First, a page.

GE Transportation signs over $900 million locomotive and service agreements
Kazakhstan are to receive 300 shunter locomotives from GE Transportation, marking their continued commitment to their rail infrastructure…
GE Transportation has signed two contracts, valued at over $900 million, with Kazakhstan’s state-run railroad Kazakhstan Temir Zholy (KTZ) for the delivery of 300 shunter locomotives as well as an 18-year service agreement.
The contracts demonstrate both companies’ commitment to the development of the country’s railway infrastructure. GE Transportation will manage the maintenance and repair of 175 passenger Evolution Series locomotives for at least the next 18 years.
Used in rail yards, shunters assemble trains and make short hauls. The first two shunters are expected to be delivered in 2019, with the remainder to be delivered over the next 10.
“We have a long history of successful, effective cooperation with GE Transportation and we see great potential to further develop our strategic partnership,” said Kanat Alpysbayev, Chairman of KTZ. “We selected GE technology to be the primary driver for developing Kazakhstan’s rail industry, and together we’ve introduced joint projects to modernise and service the legacy diesel-electric fleet, as well as produce new freight and passenger Evolution-series locomotives in Astana.”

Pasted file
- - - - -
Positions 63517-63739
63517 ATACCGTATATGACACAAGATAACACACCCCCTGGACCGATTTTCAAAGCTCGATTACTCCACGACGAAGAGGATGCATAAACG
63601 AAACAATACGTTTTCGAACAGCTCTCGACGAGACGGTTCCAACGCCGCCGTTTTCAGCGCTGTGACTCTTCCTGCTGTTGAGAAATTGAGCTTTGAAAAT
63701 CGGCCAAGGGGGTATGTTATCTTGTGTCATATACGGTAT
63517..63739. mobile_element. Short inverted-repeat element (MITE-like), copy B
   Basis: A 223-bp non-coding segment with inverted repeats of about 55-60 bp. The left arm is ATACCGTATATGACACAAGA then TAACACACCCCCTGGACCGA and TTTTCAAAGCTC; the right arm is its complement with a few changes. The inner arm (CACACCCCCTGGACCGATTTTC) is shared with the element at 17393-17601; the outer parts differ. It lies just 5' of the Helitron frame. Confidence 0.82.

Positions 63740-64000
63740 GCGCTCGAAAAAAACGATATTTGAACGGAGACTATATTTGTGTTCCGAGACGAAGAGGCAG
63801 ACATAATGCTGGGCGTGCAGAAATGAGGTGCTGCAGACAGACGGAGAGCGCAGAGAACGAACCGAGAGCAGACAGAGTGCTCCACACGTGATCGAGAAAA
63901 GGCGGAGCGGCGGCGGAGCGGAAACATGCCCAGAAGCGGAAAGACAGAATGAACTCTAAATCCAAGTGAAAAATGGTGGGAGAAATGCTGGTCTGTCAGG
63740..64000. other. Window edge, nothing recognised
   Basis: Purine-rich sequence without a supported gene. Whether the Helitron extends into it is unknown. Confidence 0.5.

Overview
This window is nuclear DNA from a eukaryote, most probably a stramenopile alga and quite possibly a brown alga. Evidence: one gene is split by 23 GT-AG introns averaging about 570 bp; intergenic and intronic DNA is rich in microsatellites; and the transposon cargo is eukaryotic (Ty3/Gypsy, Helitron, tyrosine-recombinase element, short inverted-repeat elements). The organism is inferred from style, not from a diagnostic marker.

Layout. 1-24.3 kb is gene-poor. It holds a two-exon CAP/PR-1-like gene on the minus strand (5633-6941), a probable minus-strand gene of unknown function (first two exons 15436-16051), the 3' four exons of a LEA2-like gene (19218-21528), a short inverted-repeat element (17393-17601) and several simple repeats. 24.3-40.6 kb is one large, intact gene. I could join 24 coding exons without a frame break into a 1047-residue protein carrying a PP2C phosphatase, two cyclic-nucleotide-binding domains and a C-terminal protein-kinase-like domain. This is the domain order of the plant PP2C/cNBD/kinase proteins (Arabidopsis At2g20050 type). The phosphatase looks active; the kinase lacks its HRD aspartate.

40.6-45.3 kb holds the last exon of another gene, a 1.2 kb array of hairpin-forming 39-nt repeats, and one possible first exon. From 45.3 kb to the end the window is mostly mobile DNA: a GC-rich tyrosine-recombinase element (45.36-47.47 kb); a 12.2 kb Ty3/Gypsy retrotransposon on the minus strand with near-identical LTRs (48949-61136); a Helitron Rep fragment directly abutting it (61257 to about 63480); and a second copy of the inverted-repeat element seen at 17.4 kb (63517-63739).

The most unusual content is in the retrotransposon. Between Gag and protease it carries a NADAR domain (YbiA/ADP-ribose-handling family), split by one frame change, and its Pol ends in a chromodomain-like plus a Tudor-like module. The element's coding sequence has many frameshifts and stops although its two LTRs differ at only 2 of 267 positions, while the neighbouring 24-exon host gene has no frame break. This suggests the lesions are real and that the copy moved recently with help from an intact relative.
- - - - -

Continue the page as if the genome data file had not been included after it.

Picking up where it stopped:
“The agreements signed are aimed at further modernising our rail fleet and will expand the range of locomotives made in Kazakhstan to better meet the needs of the domestic market as well as countries in the broader CIS and Baltic region,” Alpysbayev added. “In addition, we are currently working on a number of projects under our Digital Railway Program, including deploying GE’s Trip Optimizer to improve the efficiency of freight transportation.”
Previously GE Transportation and KTZ have contractually agreed on the delivery of more than 400 modernisation kits in 1995, that extended the revenue-generating life of KTZ’s existing fleet by up to 20 years, the construction of the Evolution Locomotive Assembly plant in Astana in 2006, where more than 300 freight locomotives and eight passenger locomotives have been built to date, and long term service deals in 2009 and 2011 for the modernised and Evolution fleets.
“Our mission is to build economies through innovation and modernisation,” said Rafael Santana, CEO of GE Transportation. “Our new agreements with KTZ reflect our ongoing commitment to partnering with Kazakhstan to build a world class rail industry that serves the region and beyond.”